Wavy Block (2005–2006), Mściwoja Block 4/6, Gdynia (2004) and the video works Vedutista (2004) and Modernist (2009) were created at a time when critical reflection on the architectural heritage of communism, understood in historical, aesthetic and sociological terms, entered the public debate. The buildings that are the protagonists of Julita Wójcik’s works were built in the 1970s in the wake of modernization processes, manifestations of which were, among others, residential housing programs. Commentators of Wójcik’s work emphasized that in her interpretations the dehumanized buildings gained a “human” dimension, and she herself pointed out the element of individualism that residents brought to the unified blocks.
Over a decade after the works had been created, in the context of the changes that the artist’s work underwent, these objects acquired new meanings. For several years, Wójcik has been anxiously looking at the socio-economic condition of artists, and her work is dominated by a note of caution caused by the instability of financial markets. “Do you want to have an apartment? Avoid a mortgage” she wrote on one of the works in her Prospectless series (2012). It is assumed that one of the most important causes of the economic crisis in 2008 was the growing debt, including the mortgage burden on those purchasing apartments. The number of loans granted indicates the extent of demand on the real estate market. However, according to the HRE Think Thank report, 2.1 million flats are missing in Poland and the number is constantly growing. During the three decades of the functioning of market economy, this deficit could not be reduced.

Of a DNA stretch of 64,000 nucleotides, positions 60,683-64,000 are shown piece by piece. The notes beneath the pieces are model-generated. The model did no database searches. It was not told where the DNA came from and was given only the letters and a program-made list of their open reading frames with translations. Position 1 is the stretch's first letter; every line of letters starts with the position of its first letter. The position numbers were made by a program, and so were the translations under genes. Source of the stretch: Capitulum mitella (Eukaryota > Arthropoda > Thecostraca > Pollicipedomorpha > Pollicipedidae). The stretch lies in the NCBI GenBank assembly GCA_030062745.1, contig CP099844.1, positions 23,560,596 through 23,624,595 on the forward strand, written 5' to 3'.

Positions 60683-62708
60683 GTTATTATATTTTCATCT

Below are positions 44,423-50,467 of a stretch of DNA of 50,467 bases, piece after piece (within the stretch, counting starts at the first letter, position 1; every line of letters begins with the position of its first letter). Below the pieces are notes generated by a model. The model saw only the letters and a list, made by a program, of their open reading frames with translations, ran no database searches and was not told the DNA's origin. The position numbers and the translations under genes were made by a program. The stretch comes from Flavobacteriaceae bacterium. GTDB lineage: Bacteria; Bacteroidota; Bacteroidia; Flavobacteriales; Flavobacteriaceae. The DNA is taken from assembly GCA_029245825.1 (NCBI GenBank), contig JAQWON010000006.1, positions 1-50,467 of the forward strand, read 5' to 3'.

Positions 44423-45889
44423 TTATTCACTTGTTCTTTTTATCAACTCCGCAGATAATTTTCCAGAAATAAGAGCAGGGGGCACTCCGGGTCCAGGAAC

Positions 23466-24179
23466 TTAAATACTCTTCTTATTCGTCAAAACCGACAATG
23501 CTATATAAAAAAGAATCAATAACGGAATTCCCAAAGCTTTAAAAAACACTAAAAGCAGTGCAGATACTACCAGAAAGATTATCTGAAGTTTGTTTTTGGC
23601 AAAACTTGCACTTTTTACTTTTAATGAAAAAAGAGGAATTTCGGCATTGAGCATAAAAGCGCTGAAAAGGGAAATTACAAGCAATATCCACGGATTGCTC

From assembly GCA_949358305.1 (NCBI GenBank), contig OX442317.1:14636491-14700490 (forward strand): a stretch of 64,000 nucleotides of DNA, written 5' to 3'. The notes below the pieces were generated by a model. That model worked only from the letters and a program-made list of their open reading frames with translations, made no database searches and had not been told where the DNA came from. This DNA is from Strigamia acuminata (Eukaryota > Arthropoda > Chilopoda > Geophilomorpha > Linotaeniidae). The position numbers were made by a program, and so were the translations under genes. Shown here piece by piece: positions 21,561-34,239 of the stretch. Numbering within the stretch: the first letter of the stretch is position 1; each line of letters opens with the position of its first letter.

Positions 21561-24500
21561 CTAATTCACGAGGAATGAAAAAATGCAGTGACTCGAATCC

Among the premises available on the secondary real estate market, 10% are flats in large-panel blocks. Paradoxically, they are very popular not only because of the lower price, but also functionalism. Built massively, they were an important propaganda tool in the hands of the authorities, especially in the 1970s, when most of the apartments were commissioned. Allocated in accordance with the principles of an inefficient cooperative system, they were a long-awaited luxury. They are still treated like gold by apartment buyers. In the new reality, however, their economic and legal status has changed significantly. Once centrally distributed, today they can be purchased. As a market commodity, they can become someone’s property. This aspect of their functioning – as real estate – is a completely new quality, foreign to their creators.
The vigilance with which Wójcik observes reality, her distrust of the economy and the growing sense of anxiety in her art, alter the way in which one gazes at the “portraits” of buildings from the Gierek era. At the time when the presented works were being created, the market dimension of the blocks from large concrete slabs did not seem important for commentators on the artist’s work. In a new context, Wójcik, regaining the once unwanted heritage, becomes the owner of the office of desirable properties.
*** Julita Wójcik – artist and performer, graduate of the Sculpture Department of the Academy of Fine Arts in Gdańsk (diploma in the studio of Prof. F. Duszeńko, 1997). Winner of numerous scholarships (including the Minister of Culture, the City of Gdańsk, the Culture Foundation). Resident in projects including Art in General (New York, 2006), Visegrad Found (Prague, 2010), Megaprojekt Brazil IAM (2016). Laureate of Polityka’s Passport (2012). Her latest realizations include: Economic predictions (Belo Horizonte, 2016), Action at the MP’s house (Nowy Sącz, 2016), Economic epitaphs (Gdańsk, 2019).